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It’s time for the world-wide release of the film!

In the year since the premiere in Gibsons, B.C., on June 26, 2017, the film has been screened in many diverse communities, from Denman Island and Saltspring Island, to Kelowna, Vancouver,  Duncan, Sechelt, and Port Townsend, Washington; twenty screenings in all.

I am very honoured and pleased to say that today, Thursday, June 7, 2018, Elizabeth May hosted a special Parliamentary screening of the film, by invitation, to MPs and Senators, on Parliament Hill, in Ottawa.

It has been a challenging journey, from the humble beginnings in 2013, gathering equipment and gear, documenting community meetings, then traveling to the tar sands to take part and document the Healing Walk. Meanwhile, through the years, there was all the shooting of numerous underwater locations around the Salish Sea. There were four years of covering rallies, protest marches, and numerous arrests on Burnaby Mountain, interspersed by quieter interludes among the forests and streams surrounding the Salish Sea. Then there was the challenge of trying to make sense of three hundred and fifty hours of my own footage, plus that shared by others; the challenge of writing a narration; the challenge of endless hours of research to verify factual scientific information; the challenge of trying to marry science and facts, with beauty and the wonder of nature.

Along the way I was so honoured to work with many wonderful and talented people who shared this vision and contributed their images, their music, their animation, their publicity, their web design, event organizing, and so on. Community members stepped up and generously supported the project with donations to help with production costs. And always, there was the inspiration of working  with and documenting the dedicated and passionate members of the community standing together with Indigenous leaders. They stood in resistance to the inappropriate and toxic projects foisted on the public and future generations by corporations out to make quick profits, sadly aided by politicians in governments who have lost their way.

So, after more than five years of work, here it is. In keeping with the community spirit of giving, rather than taking, you can now watch the film online. We ask that, if you are able, consider helping to support this work with a small donation.

Please watch the film and share it with others. Take action to save the healthful values that sustain our lives, our fellow beings in the natural world, and the lives of those unborn future generations.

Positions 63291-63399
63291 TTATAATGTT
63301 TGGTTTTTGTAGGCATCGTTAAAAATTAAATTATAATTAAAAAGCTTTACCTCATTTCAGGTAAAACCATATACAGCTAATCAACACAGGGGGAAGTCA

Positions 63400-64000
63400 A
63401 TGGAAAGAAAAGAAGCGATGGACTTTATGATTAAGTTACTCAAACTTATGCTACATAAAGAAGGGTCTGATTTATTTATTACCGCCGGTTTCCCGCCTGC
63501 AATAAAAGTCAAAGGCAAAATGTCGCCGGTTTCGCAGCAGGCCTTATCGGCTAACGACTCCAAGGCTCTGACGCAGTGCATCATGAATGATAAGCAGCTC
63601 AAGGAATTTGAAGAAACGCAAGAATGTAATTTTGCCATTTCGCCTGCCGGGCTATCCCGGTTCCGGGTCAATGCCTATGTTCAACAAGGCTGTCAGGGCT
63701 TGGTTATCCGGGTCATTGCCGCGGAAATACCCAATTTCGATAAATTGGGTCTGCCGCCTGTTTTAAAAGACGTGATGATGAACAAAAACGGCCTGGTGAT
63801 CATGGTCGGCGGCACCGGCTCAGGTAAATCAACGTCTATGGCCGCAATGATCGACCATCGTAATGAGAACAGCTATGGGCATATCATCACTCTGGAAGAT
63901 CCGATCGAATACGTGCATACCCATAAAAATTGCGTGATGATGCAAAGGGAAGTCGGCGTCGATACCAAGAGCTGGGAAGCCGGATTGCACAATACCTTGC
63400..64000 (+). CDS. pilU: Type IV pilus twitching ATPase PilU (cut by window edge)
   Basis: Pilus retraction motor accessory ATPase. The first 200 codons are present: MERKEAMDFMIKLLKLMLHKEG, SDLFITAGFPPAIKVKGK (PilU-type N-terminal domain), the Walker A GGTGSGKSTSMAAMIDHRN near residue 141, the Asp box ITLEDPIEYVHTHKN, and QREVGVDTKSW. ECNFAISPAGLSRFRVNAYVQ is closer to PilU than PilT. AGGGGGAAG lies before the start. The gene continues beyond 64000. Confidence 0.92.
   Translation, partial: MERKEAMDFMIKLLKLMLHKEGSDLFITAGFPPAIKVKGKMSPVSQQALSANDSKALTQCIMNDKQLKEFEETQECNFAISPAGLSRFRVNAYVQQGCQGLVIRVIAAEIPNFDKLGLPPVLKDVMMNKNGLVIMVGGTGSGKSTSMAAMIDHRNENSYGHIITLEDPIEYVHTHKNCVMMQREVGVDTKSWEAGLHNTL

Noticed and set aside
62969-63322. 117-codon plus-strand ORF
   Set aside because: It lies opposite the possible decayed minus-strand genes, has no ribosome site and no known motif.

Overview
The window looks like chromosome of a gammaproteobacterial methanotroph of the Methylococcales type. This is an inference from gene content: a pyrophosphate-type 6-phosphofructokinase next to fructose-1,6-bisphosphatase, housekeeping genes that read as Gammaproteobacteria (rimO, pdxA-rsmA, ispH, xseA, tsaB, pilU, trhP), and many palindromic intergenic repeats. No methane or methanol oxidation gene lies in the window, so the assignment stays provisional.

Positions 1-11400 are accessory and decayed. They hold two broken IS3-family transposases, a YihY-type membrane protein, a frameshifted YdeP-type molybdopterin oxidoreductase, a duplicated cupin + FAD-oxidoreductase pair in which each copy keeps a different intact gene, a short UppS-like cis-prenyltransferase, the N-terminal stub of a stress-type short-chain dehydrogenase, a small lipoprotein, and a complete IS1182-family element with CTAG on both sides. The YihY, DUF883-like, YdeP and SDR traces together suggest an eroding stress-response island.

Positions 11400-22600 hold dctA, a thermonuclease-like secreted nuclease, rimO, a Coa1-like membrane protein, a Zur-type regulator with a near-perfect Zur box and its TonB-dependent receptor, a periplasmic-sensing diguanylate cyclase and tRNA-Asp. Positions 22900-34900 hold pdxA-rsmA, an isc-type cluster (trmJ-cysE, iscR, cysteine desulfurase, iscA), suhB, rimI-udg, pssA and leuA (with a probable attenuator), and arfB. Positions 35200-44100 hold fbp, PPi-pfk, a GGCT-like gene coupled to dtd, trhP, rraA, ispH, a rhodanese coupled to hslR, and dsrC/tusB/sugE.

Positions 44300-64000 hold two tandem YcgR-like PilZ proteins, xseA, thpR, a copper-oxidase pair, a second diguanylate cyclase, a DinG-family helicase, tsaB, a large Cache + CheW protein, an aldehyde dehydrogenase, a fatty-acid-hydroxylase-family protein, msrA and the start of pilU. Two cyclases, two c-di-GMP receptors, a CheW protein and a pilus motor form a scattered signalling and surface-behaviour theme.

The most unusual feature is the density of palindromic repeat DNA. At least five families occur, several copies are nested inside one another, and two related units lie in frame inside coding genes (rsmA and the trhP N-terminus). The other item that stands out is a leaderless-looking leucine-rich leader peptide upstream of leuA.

It is in our power to do this.



World Oceans Week screening at the Rio Theatre, June 2, 2018

We had a great audience for the screening at the Rio Theatre during World Oceans Week on June 2, 2018. Many thanks to all the dedicated Dogwood volunteers who worked to make this become such a successful event.

We were honoured with the presence of Chief Bob Chamberlin, Vice President of the Union of Indian Chiefs.

Q&A after the screening of This Living Salish Sea, left to right:
-Sarama, Producer/Director, This Living Salish Sea
-Sophie Harrison Campaigns and Communications Coordinator for DogwoodBC
-Rachel Fox, Programmer and MC, the Rio Theatre, Vancouver
-Chief Bob Chamberlin, Vice President of the Union of B.C. Indian Chiefs

Sophie Harrison spoke to the audience about the situation, in regard to May 29, 2018, when the Trudeau Government announced the decision to purchase the Trans Mountain pipeline from Kinder Morgan. She said, “We are wasting four and a half billion dollars of taxpayer money on a sixty five year old pipeline that literally leaked, spilled, last week.” Sophie went on to outline what actions people could take to resist this decision and also reiterated that this was not yet a done deal.

Chief Bob Chamberlin spoke about the tar sands and the Trudeau Governments handling of the Kinder Morgan pipeline expansion project, “We’re talking about vast tracts of Canadian land being put to waste. And what we’re watching is captured government, captured regulators; and that has painfully become aware to all of us this past week since we’ve all become kind of quasi shareholders in the Trans Mountain pipeline. And what a tragic circumstance to wake up to.”